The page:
Recently Docker introduced a volume command (
docker volume –help for more information) to allow users to create a logical volume and then bind-mount it inside the container at container creation/runtime. You can achieve this by:
This will create a logical volume
foobar mounted at filesystem location
Now, you can bind mount the
foobar volume into the
/run directory inside the container.
While this is all good, Docker does not allow us to put a restriction on the size of the volume created. For use cases like OpenShift, where the Platform-as-a-service (PAAS) system wants to create a size-adjustable container, the docker volume command might not be good enough.
So we decided to write a docker volume plugin, which would allow us to create a size-adjustable volume and then bind-mount it inside the container.
Docker LVM Plugin
docker-lvm-plugin is a volume plugin, which creates logical volumes using LVM2. LVM2 is a userspace toolset that provides logical volume management in Linux.
To support LVM2 commands used by our plugin, you would basically need devicemapper in your kernel, a userspace devicemapper support library (libdevmapper), and the userspace LVM2 tools. Most of these things should be present by default on your RHEL or Fedora linux distributions.
I would encourage you to check it out https://github.com/projectatomic/docker-lvm-plugin for more information.
The README.md has all the instructions on how to set it up and get it running. However I would still point out the important things:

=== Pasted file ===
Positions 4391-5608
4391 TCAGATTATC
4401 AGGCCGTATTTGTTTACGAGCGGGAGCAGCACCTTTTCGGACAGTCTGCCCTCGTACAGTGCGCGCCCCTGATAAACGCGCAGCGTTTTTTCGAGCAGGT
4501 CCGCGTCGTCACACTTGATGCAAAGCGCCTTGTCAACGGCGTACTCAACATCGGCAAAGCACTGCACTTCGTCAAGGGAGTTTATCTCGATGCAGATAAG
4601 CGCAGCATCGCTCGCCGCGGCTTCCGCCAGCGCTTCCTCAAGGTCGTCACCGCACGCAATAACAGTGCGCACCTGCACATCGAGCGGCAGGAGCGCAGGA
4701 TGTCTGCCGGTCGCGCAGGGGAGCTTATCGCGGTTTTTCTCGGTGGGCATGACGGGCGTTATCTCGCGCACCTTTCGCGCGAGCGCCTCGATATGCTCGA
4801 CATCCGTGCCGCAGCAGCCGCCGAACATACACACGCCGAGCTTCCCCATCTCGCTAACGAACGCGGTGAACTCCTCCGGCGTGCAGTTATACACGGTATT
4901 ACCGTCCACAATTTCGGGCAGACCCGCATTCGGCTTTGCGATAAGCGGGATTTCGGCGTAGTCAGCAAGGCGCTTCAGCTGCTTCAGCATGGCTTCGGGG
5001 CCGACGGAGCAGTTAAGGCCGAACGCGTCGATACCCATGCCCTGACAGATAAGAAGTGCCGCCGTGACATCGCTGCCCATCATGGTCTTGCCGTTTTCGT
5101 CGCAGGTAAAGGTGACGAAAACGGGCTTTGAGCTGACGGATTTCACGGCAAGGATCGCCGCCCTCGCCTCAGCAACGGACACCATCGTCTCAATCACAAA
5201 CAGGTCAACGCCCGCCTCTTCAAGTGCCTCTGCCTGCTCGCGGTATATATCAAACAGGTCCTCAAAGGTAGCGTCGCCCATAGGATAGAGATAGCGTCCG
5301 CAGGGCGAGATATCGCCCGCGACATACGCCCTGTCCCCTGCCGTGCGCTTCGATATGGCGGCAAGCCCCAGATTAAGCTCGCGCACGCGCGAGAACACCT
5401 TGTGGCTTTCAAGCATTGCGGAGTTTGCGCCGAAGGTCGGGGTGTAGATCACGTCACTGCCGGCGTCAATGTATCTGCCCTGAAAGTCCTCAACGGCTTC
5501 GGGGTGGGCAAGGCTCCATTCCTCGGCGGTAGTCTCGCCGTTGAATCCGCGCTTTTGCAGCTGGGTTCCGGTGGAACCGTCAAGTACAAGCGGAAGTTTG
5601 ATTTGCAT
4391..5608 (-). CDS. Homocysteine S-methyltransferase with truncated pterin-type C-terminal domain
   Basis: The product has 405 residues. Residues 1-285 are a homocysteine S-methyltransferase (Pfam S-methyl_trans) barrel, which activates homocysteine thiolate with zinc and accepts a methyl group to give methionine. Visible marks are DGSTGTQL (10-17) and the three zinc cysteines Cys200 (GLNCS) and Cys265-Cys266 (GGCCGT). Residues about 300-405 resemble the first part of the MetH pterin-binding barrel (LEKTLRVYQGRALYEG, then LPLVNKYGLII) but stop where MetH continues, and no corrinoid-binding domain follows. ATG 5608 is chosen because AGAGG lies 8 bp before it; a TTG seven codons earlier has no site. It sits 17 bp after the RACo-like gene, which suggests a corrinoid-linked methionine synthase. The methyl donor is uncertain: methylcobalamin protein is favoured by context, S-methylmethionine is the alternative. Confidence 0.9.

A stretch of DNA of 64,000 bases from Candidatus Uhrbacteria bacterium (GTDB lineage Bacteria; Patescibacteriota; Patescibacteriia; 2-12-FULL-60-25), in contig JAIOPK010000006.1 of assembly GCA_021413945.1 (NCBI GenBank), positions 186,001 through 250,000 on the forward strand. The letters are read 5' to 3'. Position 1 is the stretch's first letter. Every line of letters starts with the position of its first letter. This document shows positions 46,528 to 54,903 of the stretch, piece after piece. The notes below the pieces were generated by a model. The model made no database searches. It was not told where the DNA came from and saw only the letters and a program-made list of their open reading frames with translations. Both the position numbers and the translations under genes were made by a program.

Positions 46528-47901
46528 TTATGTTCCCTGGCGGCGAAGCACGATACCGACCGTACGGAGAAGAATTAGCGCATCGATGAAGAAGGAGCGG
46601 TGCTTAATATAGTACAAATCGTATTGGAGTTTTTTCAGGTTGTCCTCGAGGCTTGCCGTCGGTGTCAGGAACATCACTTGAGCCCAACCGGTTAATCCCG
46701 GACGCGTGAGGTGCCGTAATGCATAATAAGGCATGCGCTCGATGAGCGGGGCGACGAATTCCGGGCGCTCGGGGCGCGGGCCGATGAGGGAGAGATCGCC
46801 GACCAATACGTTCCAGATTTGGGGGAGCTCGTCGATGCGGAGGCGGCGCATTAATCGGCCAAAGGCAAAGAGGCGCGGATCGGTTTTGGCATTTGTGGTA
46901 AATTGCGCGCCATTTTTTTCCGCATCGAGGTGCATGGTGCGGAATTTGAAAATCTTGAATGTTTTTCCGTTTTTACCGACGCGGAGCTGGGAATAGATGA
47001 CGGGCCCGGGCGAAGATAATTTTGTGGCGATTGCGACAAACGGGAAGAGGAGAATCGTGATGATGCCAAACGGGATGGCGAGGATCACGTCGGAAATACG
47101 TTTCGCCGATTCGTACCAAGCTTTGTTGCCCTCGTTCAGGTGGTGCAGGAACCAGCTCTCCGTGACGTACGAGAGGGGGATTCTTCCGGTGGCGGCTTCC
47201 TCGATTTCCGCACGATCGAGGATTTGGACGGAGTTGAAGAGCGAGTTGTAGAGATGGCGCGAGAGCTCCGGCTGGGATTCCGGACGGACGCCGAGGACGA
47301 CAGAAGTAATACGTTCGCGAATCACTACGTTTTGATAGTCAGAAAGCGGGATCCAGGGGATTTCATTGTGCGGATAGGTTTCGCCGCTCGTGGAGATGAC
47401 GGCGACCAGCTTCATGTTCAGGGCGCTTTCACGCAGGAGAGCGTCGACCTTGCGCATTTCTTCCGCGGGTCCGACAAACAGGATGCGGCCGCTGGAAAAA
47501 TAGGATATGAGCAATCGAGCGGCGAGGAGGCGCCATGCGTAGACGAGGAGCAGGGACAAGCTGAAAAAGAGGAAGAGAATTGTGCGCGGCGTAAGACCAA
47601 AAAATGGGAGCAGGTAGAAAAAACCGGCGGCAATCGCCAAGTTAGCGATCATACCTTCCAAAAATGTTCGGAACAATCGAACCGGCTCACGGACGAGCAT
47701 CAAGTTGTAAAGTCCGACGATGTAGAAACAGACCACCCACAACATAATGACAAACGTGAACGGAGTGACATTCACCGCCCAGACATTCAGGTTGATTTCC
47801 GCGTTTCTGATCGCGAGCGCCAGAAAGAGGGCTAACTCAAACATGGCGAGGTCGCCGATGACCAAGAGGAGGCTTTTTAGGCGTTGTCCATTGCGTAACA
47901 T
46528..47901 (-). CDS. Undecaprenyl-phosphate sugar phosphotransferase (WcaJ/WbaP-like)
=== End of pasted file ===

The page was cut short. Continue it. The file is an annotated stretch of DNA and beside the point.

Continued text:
Even though the instruction says you need to start the docker-lvm-plugin daemon using
systemctl start docker-lvm-plugin, this is optional as the daemon is on-demand socket activated. What it means is, once the plugin in installed on your system, doing a
docker volume lswould automatically start the daemon.
Since logical volumes (lv’s) are based on a volume group, it is the responsibility of the user (administrator) to provide a volume group name. You can choose an existing volume group name by listing volume groups on your system using
vgscommand OR create a new volume group using
vgcreate command. e.g.,
vgcreate volume_group_one /dev/hda
/dev/hdais your partition or whole disk on which physical volumes were created.
Update your volume group name in
That’s it! You are all set to use the plugin now.
To explore how this plugin will work, here are some use-case examples.
This will create a lvm volume named foobar with a size of 208 MB (0.2 GB).
This will list volumes created by all docker drivers, including the default driver (local).
This will inspect foobar and return a JSON.
This will remove the lvm volume foobar.
Bind Mount lvm volume Inside the Container
This will bind mount the logical volume foobar into the home directory of the container.
Hope you will enjoy playing around with this plugin!